As a child Werner had a carriage accident. Werner himself was seriously wounded, but his elder brother, the eldest, was more seriously wounded and had departed into the light by the time help arrived, or in other words died. Witnesses say that he was wounded protecting his younger brother, Werner.
The problem is what happened afterwards. Her brother’s fiancée attended the funeral, but the fiancée said something like, “I’m glad I didn’t marry into a civilian family, and I’d like to thank them for my death.” I’d like to thank her for dying.
Neurath and Schünzel hear the conversation and look at each other in dismay. Neurath opens his mouth to confirm.
“It’s a political marriage.”
“I can only assume so, but I doubt if he understood it. I wonder if the Count did not hear it.”
I don’t know, but Werner seems to have overheard something. He was silent that day.”
Ingo, as head of the count’s household, might have been excused to receive a greeting from someone important. It is possible, however, that the relationship between Zehrfeldt and his family did not continue.
On the other hand, Werner’s strange lack of interest in women after that, apparently made those around him wonder if he had developed a distrust of women.
“No matter how you look at the Count’s heir, there will always be a hint of calculation in your gaze. So you’re naturally building a wall.”
“Perhaps you subconsciously exclude women from aristocratic society because you don’t want them to like you.”
In fact, he was probably half right. He had to figure out how to survive before the attack of the Four Heavenly Kings, as a mob character, right after he regained his memory, and he was completely over capacity at that time, including the feelings of separation from his brother that he remembered.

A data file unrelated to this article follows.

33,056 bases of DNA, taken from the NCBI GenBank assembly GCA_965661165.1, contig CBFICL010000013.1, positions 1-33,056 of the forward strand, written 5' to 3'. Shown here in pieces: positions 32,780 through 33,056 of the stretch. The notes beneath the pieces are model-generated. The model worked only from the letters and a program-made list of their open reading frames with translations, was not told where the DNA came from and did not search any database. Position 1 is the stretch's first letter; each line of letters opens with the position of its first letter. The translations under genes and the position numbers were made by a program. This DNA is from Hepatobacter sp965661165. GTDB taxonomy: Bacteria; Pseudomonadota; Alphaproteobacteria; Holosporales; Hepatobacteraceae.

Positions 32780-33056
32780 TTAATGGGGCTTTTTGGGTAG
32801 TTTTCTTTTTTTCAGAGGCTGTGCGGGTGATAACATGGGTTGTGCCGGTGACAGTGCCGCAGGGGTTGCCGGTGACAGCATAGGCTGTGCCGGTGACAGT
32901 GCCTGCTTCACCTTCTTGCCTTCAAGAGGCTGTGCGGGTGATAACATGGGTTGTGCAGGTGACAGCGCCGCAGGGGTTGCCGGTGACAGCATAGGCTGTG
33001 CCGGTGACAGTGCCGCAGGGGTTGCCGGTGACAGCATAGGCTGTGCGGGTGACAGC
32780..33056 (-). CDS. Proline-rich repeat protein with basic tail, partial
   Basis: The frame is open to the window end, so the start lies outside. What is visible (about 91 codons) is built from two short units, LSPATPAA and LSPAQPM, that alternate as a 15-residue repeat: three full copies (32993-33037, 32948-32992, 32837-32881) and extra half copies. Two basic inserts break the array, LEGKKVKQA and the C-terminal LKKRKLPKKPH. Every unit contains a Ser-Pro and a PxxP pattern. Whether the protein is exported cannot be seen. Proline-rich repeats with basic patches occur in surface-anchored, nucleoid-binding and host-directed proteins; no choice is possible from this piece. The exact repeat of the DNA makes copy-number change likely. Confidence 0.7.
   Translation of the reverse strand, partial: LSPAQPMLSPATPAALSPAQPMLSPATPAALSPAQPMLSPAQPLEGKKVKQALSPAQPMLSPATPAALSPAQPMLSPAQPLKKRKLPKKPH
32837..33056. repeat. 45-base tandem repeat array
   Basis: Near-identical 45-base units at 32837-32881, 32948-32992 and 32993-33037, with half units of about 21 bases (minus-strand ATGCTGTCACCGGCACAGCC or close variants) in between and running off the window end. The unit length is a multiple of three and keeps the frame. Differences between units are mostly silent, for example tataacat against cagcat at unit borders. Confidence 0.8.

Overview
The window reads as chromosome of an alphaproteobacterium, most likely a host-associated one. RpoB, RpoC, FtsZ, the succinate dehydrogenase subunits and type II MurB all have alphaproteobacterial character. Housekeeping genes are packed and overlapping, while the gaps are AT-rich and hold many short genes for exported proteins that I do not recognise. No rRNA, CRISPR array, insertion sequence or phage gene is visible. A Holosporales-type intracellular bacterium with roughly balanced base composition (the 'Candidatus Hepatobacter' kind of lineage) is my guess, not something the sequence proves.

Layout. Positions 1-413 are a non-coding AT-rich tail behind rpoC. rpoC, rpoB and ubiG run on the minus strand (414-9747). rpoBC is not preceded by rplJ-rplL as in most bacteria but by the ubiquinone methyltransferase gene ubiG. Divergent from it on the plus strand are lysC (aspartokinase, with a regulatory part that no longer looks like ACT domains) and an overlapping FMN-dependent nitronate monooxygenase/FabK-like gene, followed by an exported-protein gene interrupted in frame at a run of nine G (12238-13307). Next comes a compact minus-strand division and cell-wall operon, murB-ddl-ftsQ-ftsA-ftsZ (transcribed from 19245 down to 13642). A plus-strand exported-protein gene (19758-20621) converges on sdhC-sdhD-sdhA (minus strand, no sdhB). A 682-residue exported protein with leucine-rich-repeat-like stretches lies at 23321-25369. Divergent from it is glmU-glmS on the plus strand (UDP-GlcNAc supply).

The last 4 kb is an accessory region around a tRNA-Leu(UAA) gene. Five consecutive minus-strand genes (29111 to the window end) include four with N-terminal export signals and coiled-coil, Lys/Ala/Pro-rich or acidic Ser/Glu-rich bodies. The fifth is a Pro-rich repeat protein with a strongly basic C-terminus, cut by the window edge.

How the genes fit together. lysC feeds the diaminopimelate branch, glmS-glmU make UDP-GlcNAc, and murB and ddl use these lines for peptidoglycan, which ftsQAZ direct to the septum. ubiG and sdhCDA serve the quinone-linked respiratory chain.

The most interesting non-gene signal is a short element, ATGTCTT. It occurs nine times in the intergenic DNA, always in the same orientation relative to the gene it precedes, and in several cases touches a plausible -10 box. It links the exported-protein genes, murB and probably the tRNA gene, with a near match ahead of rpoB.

It was in this context that I made this comment. I can’t deny that I have developed a distorted understanding of how women look at the nameless civilian mob characters in this world. Combined with the fact that my top priority from then on was my own survival, I never maintained my interest in any particular woman, even though I would compare myself with Mazel in a joking manner.
“Hey Schunzel, don’t you think that Lily’s existence is pretty valuable?”
Yeah, I think so.
Even though she is the sister of his best friend Mazel, she has no calculation or ulterior motive. She is even aggressive towards Werner, who has little interest in women. It is the result of a series of coincidences, but she has suddenly jumped into the bosom of Werner, who has always had an aversion to women.
Werner has softened a little, to be sure, but it is still hard to imagine that there are not many women who can go this far. Regardless of whether they are in love or not, they are certainly valuable in terms of correcting our perceptions of women.
Frensen opens his mouth, as if suddenly remembering.
“Well, you said you were planning to go to the market to get Lily something as a gift.”
Neurath gave him a rare grin. Schunzel nodded.
Well, I’ll have to come with you to protect you.
Yeah, it’s an important mission.
“… It’s not for the two of you to choose.”
Frentzen sighed as he looked at the two of them who seemed unwilling to give in, and he knew he would have to work alone again tomorrow.
Later on in the taverns of Anheim, there was a lot of talk about what kind of woman the Lord High Constable might be engaged to.